Tata Group Chairman Cyrus Mistry
The TCS issue is said to have been one of the factors that triggered a 'trust deficit' which eventually led to Cyrus Mistry’s ouster on 24 October Reuters

Ousted Tata Sons chairman Cyrus Mistry is said to have ignored advice to sell up to 5% stake in its IT business, Tata Consultancy Services (TCS). The advice is said to have been given by members of Tata Trusts, the charitable bodies that own about 66% in Tata Sons, the holding company of the Tata Group.

According to unnamed sources, the members had asked Mistry to sell the TCS shares back in 2014, when the IT arm's stock price was at a high of Rs 2,800 (£33.78, $41.96) on the Bombay Stock Exchange, The Economic Times reports. They had suggested that the money raised from the stake sale could help pare some of the group's $25bn (£20.13bn) debt. It is said that selling 5% at the peak value in 2014 could have fetched Tata Sons $3bn at current exchange rates.

This is said to have been one of the factors that triggered a "trust deficit" between Mistry and the trust's members. The loss of trust is also said to have eventually led to him being ousted on 24 October.

However, sources close to Mistry have argued that the TCS stake was not sold even during Ratan Tata's tenure. Tata Sons holds nearly 74% stake in TCS, which is said to be worth about $32bn. While it is said to be considered a lifeline for Tata Sons, the asset has rarely been used.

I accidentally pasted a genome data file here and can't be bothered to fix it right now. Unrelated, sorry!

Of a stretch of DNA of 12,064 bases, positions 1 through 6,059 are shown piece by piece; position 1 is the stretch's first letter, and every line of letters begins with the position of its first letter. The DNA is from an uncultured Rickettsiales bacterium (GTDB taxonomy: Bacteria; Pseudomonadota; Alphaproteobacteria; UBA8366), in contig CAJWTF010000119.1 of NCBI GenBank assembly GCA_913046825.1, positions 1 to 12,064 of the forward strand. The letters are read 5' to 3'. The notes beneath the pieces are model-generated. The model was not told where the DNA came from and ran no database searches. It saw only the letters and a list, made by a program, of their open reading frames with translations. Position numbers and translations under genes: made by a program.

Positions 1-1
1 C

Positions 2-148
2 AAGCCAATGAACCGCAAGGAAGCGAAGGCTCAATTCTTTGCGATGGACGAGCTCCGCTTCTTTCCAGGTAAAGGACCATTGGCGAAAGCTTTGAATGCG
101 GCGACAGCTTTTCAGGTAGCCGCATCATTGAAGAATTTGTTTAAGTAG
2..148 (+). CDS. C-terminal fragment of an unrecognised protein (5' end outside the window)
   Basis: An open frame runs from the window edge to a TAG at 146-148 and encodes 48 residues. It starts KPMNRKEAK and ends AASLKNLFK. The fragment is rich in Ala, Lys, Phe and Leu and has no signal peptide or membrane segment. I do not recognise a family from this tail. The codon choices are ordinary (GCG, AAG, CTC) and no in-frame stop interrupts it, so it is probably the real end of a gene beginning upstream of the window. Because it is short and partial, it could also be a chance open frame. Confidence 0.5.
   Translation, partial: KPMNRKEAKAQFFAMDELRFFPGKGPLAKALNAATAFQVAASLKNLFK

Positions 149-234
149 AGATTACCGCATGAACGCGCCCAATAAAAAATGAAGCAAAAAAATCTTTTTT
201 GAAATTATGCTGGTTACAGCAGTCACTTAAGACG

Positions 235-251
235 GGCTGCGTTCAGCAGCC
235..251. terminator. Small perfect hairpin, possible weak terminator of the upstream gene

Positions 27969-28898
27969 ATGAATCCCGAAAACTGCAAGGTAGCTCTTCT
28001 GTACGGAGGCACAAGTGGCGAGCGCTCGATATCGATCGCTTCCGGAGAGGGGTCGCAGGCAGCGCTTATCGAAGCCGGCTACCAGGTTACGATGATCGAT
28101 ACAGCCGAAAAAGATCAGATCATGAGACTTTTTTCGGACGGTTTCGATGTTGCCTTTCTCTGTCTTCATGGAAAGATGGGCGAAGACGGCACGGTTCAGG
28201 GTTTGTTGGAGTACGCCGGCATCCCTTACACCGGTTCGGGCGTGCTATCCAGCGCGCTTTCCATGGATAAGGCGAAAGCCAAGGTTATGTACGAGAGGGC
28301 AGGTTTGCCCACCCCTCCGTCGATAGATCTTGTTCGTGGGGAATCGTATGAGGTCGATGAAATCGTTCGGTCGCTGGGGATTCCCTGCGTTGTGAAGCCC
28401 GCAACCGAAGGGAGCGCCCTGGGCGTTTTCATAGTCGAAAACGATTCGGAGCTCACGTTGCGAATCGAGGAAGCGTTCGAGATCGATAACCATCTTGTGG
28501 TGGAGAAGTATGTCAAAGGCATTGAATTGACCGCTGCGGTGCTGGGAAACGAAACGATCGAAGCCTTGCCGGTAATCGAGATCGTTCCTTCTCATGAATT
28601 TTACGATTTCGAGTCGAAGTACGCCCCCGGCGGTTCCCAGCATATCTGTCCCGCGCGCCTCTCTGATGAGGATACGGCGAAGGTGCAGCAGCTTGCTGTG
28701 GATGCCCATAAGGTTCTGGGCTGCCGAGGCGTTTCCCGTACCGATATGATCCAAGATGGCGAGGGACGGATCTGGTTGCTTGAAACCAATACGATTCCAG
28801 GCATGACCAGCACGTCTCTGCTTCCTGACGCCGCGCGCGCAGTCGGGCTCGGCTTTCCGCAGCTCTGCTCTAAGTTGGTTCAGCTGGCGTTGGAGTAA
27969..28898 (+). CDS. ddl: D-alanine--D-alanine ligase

Another concern for the trust members was said to be Mistry's over-reliance on TCS. In a roadmap for the group, he had said that TCS was expected to grow at 10% annually. The trusts were, however, not optimistic of this picture. While dividend from TCS accounted for 76% of Tata Sons' revenue in Ratan Tata's last full fiscal as chairman, its contribution increased to 91% in the fiscal ending March 2016, when Mistry was the boss. This indicated that dividend income from the rest of the Tata group companies was less and it contributed very little to the total revenues of Tata Sons, according to The Economic Times.

Another factor that led to the trust deficit included Mistry delaying informing the Tata Sons board that its subsidiary Tata Power had planned to acquire Welspun Energy's renewable power assets.

According to an unnamed source cited by Forbes India, while negotiations with Welspun had started in November 2015, the Tata Sons board was sent a note about the proposed transaction only in April 2016. The source added that the note did not include any details of the proposed transaction but instead had a presentation which said that it had identified renewable energy as a focus area, going forward.

"On June 12, 2016 the deal with Welspun was signed; and it is only after the Tata Sons board raised a hue and cry that a detailed presentation was made on June 29... Nobody questioned the merit of the transaction. But the very fact that the rest of the board of Tata Sons didn't know the details till a late stage wasn't done," the source said.